Disability Incarcerated, a new book co-edited by York social work Professor Chris Chapman, explores the intersection where prisons and disability meet.
Published by Palgrave Macmillan, Disability Incarcerated: Imprisonment and Disability in the United States and Canada is a collection of interdisciplinary papers examining the incarceration and segregation of people with disabilities in North America.
Professor Liat Ben-Moshe of the University of Toledo’s disability studies program and sociology Professor Allison C. Carey of Shippensburg University co-edit the book with Chapman, a professor in York’s Faculty of Liberal Arts and Professional Studies.
“We highlight connections among various sites of confinement and institutionalization with a particular attention to disability and its relevance to these diverse sites,…” write Chapman, Ben-Moshe and Carey in the book’s preface. “We suggest that disability has always been central to diverse practices of incarceration, alongside and interlocking with other forms of stratification. We do not claim that the diverse internments considered in this book are all the same; we believe, rather, that fruitful analysis emerges from considering both the similarities and the differences among diverse sites of confinement….”
Chapman wrote the chapter “Five Centuries’ Material Reforms and Ethical Reformulations of Social Elimination” and co-wrote “Reconsidering Confinement: Interlocking Locations and Logics of Incarceration” with Carey and Ben-Moshe. In the former, he begins by considering the almost simultaneous emergence of institutions for intellectually disabled people and the residential school system in Canada. “… I was surprised to find that North American timelines of the educationally oriented confinement of intellectually disabled people and of the Indian Residential School system mapped neatly onto one another. In the 1840s, both systems emerged, and their abolitions both began in the 1960s. What can be made of this?”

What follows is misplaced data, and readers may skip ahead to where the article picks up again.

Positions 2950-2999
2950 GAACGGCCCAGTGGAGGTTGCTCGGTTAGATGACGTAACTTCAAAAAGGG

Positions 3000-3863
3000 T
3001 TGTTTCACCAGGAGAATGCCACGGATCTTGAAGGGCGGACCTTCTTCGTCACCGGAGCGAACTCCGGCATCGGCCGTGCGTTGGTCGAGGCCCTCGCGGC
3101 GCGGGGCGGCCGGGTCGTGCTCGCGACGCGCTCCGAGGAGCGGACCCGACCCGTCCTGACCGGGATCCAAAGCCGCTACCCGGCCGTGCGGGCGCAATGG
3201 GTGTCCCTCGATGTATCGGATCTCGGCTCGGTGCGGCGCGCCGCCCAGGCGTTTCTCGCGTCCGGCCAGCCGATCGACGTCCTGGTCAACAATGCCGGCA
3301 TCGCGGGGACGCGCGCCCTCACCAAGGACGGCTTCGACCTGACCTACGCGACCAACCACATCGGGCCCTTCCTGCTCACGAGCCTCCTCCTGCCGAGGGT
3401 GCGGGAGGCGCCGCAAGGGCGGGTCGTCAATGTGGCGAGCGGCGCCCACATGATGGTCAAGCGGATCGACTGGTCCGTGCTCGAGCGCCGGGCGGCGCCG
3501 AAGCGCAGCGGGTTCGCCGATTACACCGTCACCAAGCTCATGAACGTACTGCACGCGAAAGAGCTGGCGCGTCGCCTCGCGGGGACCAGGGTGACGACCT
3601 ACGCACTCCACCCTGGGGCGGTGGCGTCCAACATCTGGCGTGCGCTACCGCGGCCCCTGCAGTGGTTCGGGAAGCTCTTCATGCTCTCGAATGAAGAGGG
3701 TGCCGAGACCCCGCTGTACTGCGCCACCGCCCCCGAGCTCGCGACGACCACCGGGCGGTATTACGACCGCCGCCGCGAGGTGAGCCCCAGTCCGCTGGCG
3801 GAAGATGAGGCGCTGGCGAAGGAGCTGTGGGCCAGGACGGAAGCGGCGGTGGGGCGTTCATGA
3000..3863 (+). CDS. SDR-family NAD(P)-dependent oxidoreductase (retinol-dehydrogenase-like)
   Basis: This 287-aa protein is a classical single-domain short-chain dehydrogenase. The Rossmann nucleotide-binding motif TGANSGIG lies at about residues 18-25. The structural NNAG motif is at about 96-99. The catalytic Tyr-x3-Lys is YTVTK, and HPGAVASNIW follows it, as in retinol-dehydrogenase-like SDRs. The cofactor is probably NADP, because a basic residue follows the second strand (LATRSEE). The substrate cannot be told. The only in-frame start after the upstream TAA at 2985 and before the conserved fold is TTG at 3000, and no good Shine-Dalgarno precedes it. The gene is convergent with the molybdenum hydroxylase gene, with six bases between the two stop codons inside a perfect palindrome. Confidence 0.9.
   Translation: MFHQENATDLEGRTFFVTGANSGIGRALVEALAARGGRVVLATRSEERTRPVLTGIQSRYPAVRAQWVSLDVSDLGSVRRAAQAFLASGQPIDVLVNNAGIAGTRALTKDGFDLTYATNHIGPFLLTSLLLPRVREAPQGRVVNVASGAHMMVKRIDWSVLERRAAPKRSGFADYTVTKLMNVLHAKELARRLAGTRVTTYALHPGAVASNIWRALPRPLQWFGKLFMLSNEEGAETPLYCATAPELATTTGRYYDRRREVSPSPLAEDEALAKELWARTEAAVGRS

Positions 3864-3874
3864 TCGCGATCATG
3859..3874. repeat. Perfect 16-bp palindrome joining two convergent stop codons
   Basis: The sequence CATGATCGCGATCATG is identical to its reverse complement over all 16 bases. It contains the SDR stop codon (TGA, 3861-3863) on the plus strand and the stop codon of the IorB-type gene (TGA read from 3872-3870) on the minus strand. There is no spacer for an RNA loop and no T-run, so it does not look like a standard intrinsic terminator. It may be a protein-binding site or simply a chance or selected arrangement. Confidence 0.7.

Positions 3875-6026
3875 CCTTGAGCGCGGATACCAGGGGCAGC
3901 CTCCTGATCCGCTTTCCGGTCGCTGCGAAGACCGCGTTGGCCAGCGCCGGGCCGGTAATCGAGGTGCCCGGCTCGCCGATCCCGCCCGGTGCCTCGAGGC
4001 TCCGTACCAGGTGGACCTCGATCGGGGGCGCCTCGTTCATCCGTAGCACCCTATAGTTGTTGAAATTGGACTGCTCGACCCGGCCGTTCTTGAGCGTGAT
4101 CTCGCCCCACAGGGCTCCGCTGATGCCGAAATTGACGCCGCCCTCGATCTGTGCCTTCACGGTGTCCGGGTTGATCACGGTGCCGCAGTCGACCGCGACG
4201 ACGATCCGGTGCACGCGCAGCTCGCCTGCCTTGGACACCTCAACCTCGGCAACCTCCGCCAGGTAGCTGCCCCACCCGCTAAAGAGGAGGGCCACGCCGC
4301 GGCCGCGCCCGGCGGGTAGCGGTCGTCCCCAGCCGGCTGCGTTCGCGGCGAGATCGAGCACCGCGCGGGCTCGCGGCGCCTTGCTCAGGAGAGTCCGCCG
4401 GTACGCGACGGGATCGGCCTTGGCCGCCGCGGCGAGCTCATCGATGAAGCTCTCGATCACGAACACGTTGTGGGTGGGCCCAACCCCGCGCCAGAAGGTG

American political activist, scholar and author Angela Y. Davis wrote the book’s foreword, while George Washington University English Professor Robert McRuer, whose research encompasses disability studies and queer studies, wrote the epilogue.
“Disability Incarcerated is an exciting development at the intersection of the fields of critical prison studies and disability studies. The anthology not only represents important scholarly work in these fields, but it also stages conversations across numerous borders, including the one separating the United States and Canada and those that strive to divorce scholarship and activism,” writes Davis in the book’s foreword.
“The chapters in this collection do not simply seek to identify points of convergence of race, gender, class, sexuality, and disability within the framework of historically developing modes of incarceration. Rather they also aim to transform entrenched ways of conceptualizing imprisonment. They point out that carceral practices are so deeply embedded in the history of disability that it is effectively impossible to understand incarceration without attending to the confinement of disabled people.”
The book has several York contributors, including critical disability studies Professor Geoffrey Reaume who wrote the chapter “Eugenics Incarceration and Expulsion: Daniel G. and Andrew T.’s Deportation from 1928 Toronto, Canada.” Syrus Marcus Ware, who will begin his PhD in environmental studies at York in September, co-authored “It Can’t be Fixed Because It’s Not Broken: Racism and Disability in the Prison Industrial Complex” with Joan Ruzsa and Giselle Dias. York alumna Katie Aubrecht (MA ’07) co-wrote “Chemical Constraint: Experiences of Psychiatric Coercion, Restraint, and Detention as Carceratory Techniques” with Erick Fabris.
Chapman’s research revolves around the histories, rationales and practices of the “helping professions” by mobilizing perspectives of those who have been subjected to them, drawing on disability studies, critical race theory, anti-colonial studies, prison abolitionist, anti-capitalist, queer and feminist critiques of social services.